Much of this book is about women overcoming the roadblocks they faced, partly in the expression of their spirituality. Various women in the book have the gifts of teaching, of preaching, of giving, of prophecy, and one is called to martyrdom. I wanted to show women publicly exercising their spiritual gifts in an era which did not readily accept anything outside the norm—therefore, dangerous. And then there is that document that historian Zahl says was dropped and then found, warning Parr that accusations which would threaten her life were coming. I believe that was no accident, but was providentially arranged. My plot illustrates one way that could have happened.

Both The Secret Keeper and To Die For tell a story from the perspective of a friend. Do you think it is easier or more difficult to write from this perspective? How would you write differently if you were writing in the voice of Kateryn Parr?

I think it’s easier to write from the position of a friend, because a friend sees things a bit more objectively than we might see ourselves and is able to report thusly. A friend sees our good moments, and our bad moments, and loves us anyway. Telling the story from the position of a friend gives access that, for example, telling it from the position of a servant would not allow. I don’t know that it is easier to write this way; I think it depends on what you want to put across. In this series, I’m seeking an insight into the queens’ hearts.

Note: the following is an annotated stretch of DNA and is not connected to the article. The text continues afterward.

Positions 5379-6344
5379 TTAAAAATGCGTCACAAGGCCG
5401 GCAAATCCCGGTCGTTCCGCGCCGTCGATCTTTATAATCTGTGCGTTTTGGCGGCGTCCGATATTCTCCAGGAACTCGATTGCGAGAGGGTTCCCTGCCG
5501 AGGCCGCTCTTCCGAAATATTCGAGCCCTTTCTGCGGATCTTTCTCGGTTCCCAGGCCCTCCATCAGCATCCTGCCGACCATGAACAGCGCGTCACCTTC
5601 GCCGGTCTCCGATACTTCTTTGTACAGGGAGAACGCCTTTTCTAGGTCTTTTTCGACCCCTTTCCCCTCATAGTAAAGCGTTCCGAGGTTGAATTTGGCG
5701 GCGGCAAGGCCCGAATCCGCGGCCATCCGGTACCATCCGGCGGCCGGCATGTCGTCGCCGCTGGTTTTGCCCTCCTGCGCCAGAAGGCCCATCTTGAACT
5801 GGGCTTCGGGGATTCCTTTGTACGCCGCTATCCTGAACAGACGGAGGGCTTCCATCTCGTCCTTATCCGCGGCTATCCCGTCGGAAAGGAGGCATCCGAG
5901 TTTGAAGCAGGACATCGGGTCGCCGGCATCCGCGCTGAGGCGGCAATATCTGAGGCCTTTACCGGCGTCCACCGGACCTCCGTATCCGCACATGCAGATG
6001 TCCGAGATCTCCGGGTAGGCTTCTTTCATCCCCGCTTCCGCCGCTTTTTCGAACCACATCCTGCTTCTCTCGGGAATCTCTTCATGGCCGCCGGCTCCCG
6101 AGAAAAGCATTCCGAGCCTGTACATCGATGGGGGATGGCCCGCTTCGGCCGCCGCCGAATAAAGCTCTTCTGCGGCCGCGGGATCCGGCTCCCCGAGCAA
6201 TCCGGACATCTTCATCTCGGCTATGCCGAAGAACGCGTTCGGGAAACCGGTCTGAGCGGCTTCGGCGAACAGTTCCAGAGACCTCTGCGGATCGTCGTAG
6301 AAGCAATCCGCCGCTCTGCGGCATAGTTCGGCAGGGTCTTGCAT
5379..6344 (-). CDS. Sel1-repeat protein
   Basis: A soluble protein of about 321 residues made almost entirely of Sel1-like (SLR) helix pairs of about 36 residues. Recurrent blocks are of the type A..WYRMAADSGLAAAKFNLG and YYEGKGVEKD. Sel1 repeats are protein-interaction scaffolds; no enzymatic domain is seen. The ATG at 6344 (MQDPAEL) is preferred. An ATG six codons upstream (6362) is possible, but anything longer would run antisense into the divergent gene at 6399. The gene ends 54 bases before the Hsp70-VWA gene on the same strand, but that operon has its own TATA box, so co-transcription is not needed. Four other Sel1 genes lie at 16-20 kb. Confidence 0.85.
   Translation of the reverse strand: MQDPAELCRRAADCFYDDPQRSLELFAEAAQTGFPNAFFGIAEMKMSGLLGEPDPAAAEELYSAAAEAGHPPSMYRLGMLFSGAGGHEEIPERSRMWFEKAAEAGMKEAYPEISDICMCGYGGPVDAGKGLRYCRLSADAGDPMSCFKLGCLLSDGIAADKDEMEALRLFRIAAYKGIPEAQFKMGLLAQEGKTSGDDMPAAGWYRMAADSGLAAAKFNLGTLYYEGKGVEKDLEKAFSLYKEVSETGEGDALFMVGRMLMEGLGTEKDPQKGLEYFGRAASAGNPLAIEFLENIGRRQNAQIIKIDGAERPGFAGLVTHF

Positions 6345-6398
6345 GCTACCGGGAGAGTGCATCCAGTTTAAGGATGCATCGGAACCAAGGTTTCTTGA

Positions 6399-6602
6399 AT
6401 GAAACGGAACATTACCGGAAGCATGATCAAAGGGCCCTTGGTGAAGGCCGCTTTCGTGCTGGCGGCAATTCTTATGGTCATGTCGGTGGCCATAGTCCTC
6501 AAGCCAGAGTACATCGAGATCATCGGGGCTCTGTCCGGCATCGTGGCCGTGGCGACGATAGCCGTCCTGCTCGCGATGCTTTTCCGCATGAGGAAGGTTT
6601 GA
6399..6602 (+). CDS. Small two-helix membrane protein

I never considered writing as Parr, because it was important to me to tell a projection of Mary Seymour’s story too. If I had written as Parr, I would not have had the relative outsider’s viewpoint. Juliana was less protected, less studied in the ways of court, and less noticeable, with more freedom. It gives a different point of view than had it been from someone of great power. It was important to me to show the vulnerability of those at court.

Is there a reason you chose this particular moment in the Reformation as your background? What kind of research did you do for this novel? What was it like to write a fictional account of this monumental moment in British history?

I’ve always been enamored of Tudor England, so setting the books during that era was bliss. The English Reformation was transforming the nation during those years; religion played a major role in every sixteenth-century English reign and even those which closely followed thereafter. It is an angle which I felt was underexplored in historical fiction, but was a huge part of the everyday lives of Tudor-era women. Kateryn Parr was an on-fire reformer, perhaps much stronger than I’ve even put across in the novel.

To research, I read her biographies, I read her own written works, I researched what was happening in the world around her, and I read how she’d influenced others. I did a study of the rise of gentry during these years and also of the development of the Church of England. So much has been written, and will yet be written, about this amazing era; I simply hope that whatever books I contribute bring a new shading or nuance to the genre.